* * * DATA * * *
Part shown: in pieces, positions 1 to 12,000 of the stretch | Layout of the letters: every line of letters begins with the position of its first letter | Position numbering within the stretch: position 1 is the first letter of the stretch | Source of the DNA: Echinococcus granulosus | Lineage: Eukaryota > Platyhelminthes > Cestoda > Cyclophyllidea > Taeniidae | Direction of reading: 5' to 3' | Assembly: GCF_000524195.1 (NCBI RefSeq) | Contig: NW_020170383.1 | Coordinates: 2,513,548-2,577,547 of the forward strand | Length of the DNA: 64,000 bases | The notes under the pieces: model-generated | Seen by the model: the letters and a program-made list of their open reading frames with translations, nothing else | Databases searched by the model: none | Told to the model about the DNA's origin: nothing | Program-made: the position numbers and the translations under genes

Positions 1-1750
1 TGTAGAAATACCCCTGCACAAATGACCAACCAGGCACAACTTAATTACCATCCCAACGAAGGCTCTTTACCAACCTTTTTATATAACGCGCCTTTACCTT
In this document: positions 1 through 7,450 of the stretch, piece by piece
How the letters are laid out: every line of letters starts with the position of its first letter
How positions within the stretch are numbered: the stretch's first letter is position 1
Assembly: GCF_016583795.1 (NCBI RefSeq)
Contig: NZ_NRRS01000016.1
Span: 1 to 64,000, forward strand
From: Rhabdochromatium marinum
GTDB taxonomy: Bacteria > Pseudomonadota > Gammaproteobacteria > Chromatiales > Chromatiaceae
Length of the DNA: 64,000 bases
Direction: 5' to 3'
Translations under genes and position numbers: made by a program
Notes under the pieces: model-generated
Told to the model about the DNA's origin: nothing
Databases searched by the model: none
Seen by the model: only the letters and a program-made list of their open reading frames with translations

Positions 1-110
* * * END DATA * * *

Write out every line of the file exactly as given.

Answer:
Part shown: in pieces, positions 1 to 12,000 of the stretch | Layout of the letters: every line of letters begins with the position of its first letter | Position numbering within the stretch: position 1 is the first letter of the stretch | Source of the DNA: Echinococcus granulosus | Lineage: Eukaryota > Platyhelminthes > Cestoda > Cyclophyllidea > Taeniidae | Direction of reading: 5' to 3' | Assembly: GCF_000524195.1 (NCBI RefSeq) | Contig: NW_020170383.1 | Coordinates: 2,513,548-2,577,547 of the forward strand | Length of the DNA: 64,000 bases | The notes under the pieces: model-generated | Seen by the model: the letters and a program-made list of their open reading frames with translations, nothing else | Databases searched by the model: none | Told to the model about the DNA's origin: nothing | Program-made: the position numbers and the translations under genes

Positions 1-1750
1 TGTAGAAATACCCCTGCACAAATGACCAACCAGGCACAACTTAATTACCATCCCAACGAAGGCTCTTTACCAACCTTTTTATATAACGCGCCTTTACCTT
In this document: positions 1 through 7,450 of the stretch, piece by piece
How the letters are laid out: every line of letters starts with the position of its first letter
How positions within the stretch are numbered: the stretch's first letter is position 1
Assembly: GCF_016583795.1 (NCBI RefSeq)
Contig: NZ_NRRS01000016.1
Span: 1 to 64,000, forward strand
From: Rhabdochromatium marinum
GTDB taxonomy: Bacteria > Pseudomonadota > Gammaproteobacteria > Chromatiales > Chromatiaceae
Length of the DNA: 64,000 bases
Direction: 5' to 3'
Translations under genes and position numbers: made by a program
Notes under the pieces: model-generated
Told to the model about the DNA's origin: nothing
Databases searched by the model: none
Seen by the model: only the letters and a program-made list of their open reading frames with translations

Positions 1-110